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Dhar B.C.,University of Camerino | Cimarelli L.,University of Camerino | Saurabh Singh K.,University of Camerino | Brandi L.,University of Camerino | And 4 more authors.
International Journal of Environmental Research and Public Health | Year: 2015

A few diatom species produce toxins that affect human and animal health. Among these, members of the Pseudo-nitzschia genus were the first diatoms unambiguously identified as producer of domoic acid, a neurotoxin affecting molluscan shell-fish, birds, marine mammals, and humans. Evidence exists indicating the involvement of another diatom genus, Amphora, as a potential producer of domoic acid. We present a strategy for the detection of the diatom species Amphora coffeaeformis based on the development of species-specific oligonucleotide probes and their application in microarray hybridization experiments. This approach is based on the use of two marker genes highly conserved in all diatoms, but endowed with sufficient genetic divergence to discriminate diatoms at the species level. A region of approximately 450 bp of these previously unexplored marker genes, coding for elongation factor 1-a (eEF1-a) and silicic acid transporter (SIT), was used to design oligonucleotide probes that were tested for specificity in combination with the corresponding fluorescently labeled DNA targets. The results presented in this work suggest a possible use of this DNA chip technology for the selective detection of A. coffeaeformis in environmental settings where the presence of this potential toxin producer may represent a threat to human and animal health. In addition, the same basic approach can be adapted to a wider range of diatoms for the simultaneous detection of microorganisms used as biomarkers of different water quality levels. © 2015 by the authors; licensee MDPI, Basel, Switzerland. Source

Marcheggiani S.,Quality and Fishfarm Unit | D'Ugo E.,Quality and Fishfarm Unit | Puccinelli C.,Quality and Fishfarm Unit | Giuseppetti R.,Quality and Fishfarm Unit | And 9 more authors.
International Journal of Environmental Research and Public Health | Year: 2015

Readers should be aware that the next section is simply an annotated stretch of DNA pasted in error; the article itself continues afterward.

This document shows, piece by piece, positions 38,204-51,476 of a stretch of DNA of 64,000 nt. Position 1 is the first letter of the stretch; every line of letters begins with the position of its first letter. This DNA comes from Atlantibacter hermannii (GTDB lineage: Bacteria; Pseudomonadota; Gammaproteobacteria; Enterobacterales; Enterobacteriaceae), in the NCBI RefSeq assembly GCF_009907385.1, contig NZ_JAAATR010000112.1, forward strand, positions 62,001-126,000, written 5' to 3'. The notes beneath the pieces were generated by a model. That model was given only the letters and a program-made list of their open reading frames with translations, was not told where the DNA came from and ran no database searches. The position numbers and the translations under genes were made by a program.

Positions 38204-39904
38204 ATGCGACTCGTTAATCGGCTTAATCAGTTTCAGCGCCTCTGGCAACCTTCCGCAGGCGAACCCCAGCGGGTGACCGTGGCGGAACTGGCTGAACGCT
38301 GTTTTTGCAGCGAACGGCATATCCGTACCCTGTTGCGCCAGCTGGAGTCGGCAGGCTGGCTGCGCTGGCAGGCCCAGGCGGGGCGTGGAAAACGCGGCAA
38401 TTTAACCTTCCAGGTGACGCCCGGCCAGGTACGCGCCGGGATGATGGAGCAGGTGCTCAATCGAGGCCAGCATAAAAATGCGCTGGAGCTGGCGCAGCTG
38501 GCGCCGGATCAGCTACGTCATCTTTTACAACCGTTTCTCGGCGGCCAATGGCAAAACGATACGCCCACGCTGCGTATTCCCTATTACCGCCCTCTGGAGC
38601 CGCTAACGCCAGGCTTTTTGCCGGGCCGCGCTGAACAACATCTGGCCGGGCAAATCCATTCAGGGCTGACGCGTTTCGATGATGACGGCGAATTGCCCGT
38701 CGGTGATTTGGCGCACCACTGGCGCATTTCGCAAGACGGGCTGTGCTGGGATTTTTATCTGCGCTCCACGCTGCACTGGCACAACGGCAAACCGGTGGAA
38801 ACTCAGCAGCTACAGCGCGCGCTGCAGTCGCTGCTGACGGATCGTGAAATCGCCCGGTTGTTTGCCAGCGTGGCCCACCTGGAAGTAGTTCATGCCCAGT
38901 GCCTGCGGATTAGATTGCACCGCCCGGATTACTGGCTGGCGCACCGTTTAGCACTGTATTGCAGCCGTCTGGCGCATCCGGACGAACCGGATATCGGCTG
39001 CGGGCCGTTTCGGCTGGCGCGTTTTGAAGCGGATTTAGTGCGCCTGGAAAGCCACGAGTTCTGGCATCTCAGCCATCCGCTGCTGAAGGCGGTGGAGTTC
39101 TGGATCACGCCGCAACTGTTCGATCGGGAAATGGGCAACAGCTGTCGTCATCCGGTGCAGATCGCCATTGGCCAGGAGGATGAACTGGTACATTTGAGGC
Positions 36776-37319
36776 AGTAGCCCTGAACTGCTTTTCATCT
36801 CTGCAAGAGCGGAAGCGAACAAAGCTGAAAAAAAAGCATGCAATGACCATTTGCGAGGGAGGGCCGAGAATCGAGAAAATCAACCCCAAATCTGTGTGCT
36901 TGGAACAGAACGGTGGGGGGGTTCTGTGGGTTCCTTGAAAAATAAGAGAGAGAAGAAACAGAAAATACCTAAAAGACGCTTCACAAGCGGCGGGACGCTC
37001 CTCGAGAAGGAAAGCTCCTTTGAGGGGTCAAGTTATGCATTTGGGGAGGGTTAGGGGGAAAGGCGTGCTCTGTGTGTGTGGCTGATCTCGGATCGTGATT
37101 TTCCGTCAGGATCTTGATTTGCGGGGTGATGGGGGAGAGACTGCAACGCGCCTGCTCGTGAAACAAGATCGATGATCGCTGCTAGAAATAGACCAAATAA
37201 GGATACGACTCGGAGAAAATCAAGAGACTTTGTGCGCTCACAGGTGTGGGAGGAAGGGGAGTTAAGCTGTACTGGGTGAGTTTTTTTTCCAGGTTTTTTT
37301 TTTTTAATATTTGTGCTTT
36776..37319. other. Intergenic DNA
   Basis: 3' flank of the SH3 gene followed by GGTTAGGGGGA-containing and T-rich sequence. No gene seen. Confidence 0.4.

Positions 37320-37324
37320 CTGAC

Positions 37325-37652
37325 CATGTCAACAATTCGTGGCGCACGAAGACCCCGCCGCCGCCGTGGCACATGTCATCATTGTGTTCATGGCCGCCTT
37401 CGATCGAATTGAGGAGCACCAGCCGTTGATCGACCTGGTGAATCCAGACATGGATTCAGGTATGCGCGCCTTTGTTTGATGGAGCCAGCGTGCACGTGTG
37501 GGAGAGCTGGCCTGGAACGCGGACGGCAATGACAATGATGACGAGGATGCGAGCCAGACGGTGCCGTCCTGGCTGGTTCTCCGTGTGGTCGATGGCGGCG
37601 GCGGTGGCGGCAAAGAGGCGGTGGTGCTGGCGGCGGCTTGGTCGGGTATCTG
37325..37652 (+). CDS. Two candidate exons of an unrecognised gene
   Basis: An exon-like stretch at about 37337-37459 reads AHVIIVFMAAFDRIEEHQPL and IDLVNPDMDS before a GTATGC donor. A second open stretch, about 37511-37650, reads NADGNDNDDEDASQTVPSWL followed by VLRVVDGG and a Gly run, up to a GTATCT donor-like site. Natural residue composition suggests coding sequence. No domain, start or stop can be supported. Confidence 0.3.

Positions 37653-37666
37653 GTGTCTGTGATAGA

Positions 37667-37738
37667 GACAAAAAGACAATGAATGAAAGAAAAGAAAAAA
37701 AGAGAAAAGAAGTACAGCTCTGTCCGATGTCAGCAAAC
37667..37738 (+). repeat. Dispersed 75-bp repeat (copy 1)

Current knowledge about the spread of pathogens in aquatic environments is scarce probably because bacteria, viruses, algae and their toxins tend to occur at low concentrations in water, making them very difficult to measure directly. The purpose of this study was the development and validation of tools to detect pathogens in freshwater systems close to an urban area. In order to evaluate anthropogenic impacts on water microbiological quality, a phylogenetic microarray was developed in the context of the EU project μAQUA to detect simultaneously numerous pathogens and applied to samples from two different locations close to an urban area located upstream and downstream of Rome in the Tiber River. Furthermore, human enteric viruses were also detected. Fifty liters of water were collected and concentrated using a hollow-fiber ultrafiltration approach. The resultant concentrate was further size-fractionated through a series of decreasing pore size filters. RNA was extracted from pooled filters and hybridized to the newly designed microarray to detect pathogenic bacteria, protozoa and toxic cyanobacteria. Diatoms as indicators of the water quality status, were also included in the microarray to evaluate water quality. The microarray results gave positive signals for bacteria, diatoms, cyanobacteria and protozoa. Cross validation of the microarray was performed using standard microbiological methods for the bacteria. The presence of oral-fecal transmitted human enteric-viruses were detected using q-PCR. Significant concentrations of Salmonella, Clostridium, Campylobacter and Staphylococcus as well as Hepatitis E Virus (HEV), noroviruses GI (NoGGI) and GII (NoGII) and human adenovirus 41 (ADV 41) were found in the Mezzocammino site, whereas lower concentrations of other bacteria and only the ADV41 virus was recovered at the Castel Giubileo site. This study revealed that the pollution level in the Tiber River was considerably higher downstream rather than upstream of Rome and the downstream location was contaminated by emerging and reemerging pathogens. © 2015 by the authors; licensee MDPI, Basel, Switzerland. Source

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